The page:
“ERA OF ACTIVISM” 1960 - 1975

  • Period: to

    “ERA OF ACTIVISM” 1960 - 1975

  • Publication of Rachel Carson’s Silent Spring

    Publication of Rachel Carson’s Silent Spring
    Silent Spring is a book written by Rachel Carson and published by Houghton Mifflin on 27 September 1962.[1] The book is widely credited with helping launch the environmental movement.[2]The New Yorker started serializing Silent Spring in June 1962, and it was published in book form (with illustrations by Lois and Louis Darling) by Houghton Mifflin later that year. When the book Silent Spring was published, Rachel Carson was already a well-known writer on natural history, but had not previously
  • Publication of Ralph Nader’s Unsafe at Any Speed

    Publication of Ralph Nader’s Unsafe at Any Speed
    Unsafe at Any Speed: The Designed-In Dangers of the American Automobile by Ralph Nader, published in 1965, is a book detailing resistance by car manufacturers to the introduction of safety features, like seat belts, and their general reluctance to spend money on improving safety. It was a pioneering work, openly polemical but containing substantial references and material from industry insiders. It made Nader a household name.
  • NOW

    The National Organization for Women (NOW) is the largest feminist organization in the United States. It was founded in 1966 and has a membership of 500,000 contributing members. The organization consists of 550 chapters in all 50 U.S. states and the District of Columbia.[3]
  • UFW’s Nationwide Boycott of grapes picked on nonunion farms

    UFW’s Nationwide Boycott of grapes picked on nonunion farms
    The Salad Bowl strike[1] was a series of strikes, mass pickets, boycotts, and secondary boycotts which began August 23, 1970, and led to the largest farm worker strike in U.S. history.[2] The strike was led by the United Farm Workers against the International Brotherhood of Teamsters. The Salad Bowl[3] strike was only in part a jurisdictional strike, for many of the actions taken during the event were not strikes.
  • Woodstock

    Music festival, billed as "An Aquarian Exposition: 3 Days of Peace & Music". It was held at Max Yasgur's 600-acre (2.4 km²; 240 ha, 0.94 mi²) dairy farm near the hamlet of White Lake in the town of Bethel, New York, from August 15 to August 18, 1969. Bethel, in Sullivan County, is 43 miles (69 km) southwest of the town of Woodstock, New York, in adjoining Ulster County.During the sometimes rainy weekend, thirty-two acts performed outdoors in front of 500,000 concert-goers.
  • The Clean Air Act

    The Clean Air Act is the federal law designed to make sure that all Americans have air that is safe to breathe. Public health protection is the primary goal, though the law also seeks to protect our environment from damage caused by air pollution.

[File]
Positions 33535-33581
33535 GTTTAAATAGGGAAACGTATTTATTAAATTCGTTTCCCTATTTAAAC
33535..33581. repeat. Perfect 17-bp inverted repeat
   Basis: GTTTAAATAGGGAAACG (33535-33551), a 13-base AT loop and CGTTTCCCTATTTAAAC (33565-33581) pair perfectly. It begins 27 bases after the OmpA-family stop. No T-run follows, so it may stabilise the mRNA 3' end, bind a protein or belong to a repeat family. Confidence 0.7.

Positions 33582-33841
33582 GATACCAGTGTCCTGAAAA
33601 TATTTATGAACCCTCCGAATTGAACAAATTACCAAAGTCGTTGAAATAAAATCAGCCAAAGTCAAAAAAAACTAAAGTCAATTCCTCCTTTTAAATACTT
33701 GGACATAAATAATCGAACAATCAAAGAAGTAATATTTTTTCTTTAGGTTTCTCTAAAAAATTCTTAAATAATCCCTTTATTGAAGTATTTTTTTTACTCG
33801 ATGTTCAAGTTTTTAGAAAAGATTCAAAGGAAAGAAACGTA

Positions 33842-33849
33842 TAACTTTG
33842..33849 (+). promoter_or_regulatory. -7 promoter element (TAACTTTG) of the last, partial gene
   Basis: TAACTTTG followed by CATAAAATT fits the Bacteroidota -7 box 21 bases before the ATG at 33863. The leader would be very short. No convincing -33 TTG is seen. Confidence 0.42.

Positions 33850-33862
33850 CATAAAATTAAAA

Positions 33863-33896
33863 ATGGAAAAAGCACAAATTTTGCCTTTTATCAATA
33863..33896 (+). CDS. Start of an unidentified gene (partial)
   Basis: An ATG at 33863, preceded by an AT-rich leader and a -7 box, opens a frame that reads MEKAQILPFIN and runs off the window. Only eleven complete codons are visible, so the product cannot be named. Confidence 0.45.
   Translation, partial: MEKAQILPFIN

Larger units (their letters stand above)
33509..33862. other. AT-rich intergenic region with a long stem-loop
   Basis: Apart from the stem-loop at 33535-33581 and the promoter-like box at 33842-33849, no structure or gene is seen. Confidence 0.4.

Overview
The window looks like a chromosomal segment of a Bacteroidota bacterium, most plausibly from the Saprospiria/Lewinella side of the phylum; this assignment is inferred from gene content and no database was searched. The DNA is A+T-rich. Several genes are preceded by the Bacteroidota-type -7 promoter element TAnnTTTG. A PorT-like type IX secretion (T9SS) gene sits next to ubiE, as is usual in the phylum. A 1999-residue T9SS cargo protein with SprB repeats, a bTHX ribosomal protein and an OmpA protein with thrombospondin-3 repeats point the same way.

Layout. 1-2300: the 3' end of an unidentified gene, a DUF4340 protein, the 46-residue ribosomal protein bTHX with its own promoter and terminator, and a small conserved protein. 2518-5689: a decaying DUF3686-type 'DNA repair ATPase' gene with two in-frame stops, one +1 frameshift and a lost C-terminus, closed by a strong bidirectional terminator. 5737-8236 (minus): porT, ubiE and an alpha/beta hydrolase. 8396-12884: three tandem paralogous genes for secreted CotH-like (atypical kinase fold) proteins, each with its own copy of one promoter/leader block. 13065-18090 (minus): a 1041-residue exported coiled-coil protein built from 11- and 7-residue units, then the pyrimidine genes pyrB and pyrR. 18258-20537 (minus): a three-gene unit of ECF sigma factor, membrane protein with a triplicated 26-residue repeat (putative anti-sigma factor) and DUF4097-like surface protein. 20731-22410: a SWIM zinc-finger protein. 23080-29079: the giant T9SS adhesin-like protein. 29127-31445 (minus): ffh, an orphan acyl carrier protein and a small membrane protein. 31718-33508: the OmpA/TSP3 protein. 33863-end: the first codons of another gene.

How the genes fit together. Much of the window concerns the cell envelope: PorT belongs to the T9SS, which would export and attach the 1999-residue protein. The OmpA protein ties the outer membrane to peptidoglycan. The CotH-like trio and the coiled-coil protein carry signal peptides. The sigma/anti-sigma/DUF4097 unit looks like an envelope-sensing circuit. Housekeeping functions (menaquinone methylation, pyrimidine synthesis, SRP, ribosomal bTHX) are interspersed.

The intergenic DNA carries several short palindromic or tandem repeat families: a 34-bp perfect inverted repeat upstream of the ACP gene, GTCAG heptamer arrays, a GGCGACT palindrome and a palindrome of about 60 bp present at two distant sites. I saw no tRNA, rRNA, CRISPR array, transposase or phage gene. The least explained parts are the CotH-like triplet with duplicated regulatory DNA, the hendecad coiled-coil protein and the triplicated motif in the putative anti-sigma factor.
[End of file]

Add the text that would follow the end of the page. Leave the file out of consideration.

• First Earth Day Celebration

    First Earth Day Celebration
    Earth Day was founded by United States Senator Gaylord Nelson as an environmental teach-in first held on April 22, 1970. While this first Earth Day was focused on the United States, an organization launched by Denis Hayes, who was the original national coordinator in 1970, took it international in 1990 and organized events in 141 nations.[1][2] Earth Day is now coordinated globally by the Earth Day Network,[3] and is celebrated in more than 175 countries every year.
  • The EPA is established

    The EPA is established
    Aency of the federal government of the United States charged with protecting human health and the environment, by writing and enforcing regulations based on laws passed by Congress.[2] The EPA was proposed by President Richard Nixon and began operation on December 3, 1970, after Nixon submitted a reorganization plan to Congress and it was ratified by committee hearings in the House and Senate.[3] The agency is led by its Administrator, who is appointed by the president and approved by Congress.
  • Supreme Court rules to legalize abortion in the Roe v. Wade

    Supreme Court rules to legalize abortion in the Roe v. Wade
    United States Supreme Court on the issue of abortion. The Court decided that a right to privacy under the due process clause in the Fourteenth Amendment to the United States Constitution extends to a woman's decision to have an abortion, but that right must be balanced against the state's two legitimate interests for regulating abortions: protecting prenatal life and protecting the mother's health.
  • Protesters from the AIM take over at Wounded Knee

    Protesters from the AIM take over at Wounded Knee
    On February 28, 1973, just three months after AIM made national press in their takeover of the BIA headquarters in Washington they made the headlines once again when they seized the village for a seventy-one day takeover of Wounded Knee on the Pine Ridge Reservation of South Dakota. When AIM was originally asked to come out to the reservation AIM people claimed they wanted to stay out of local politics of the Sioux nation.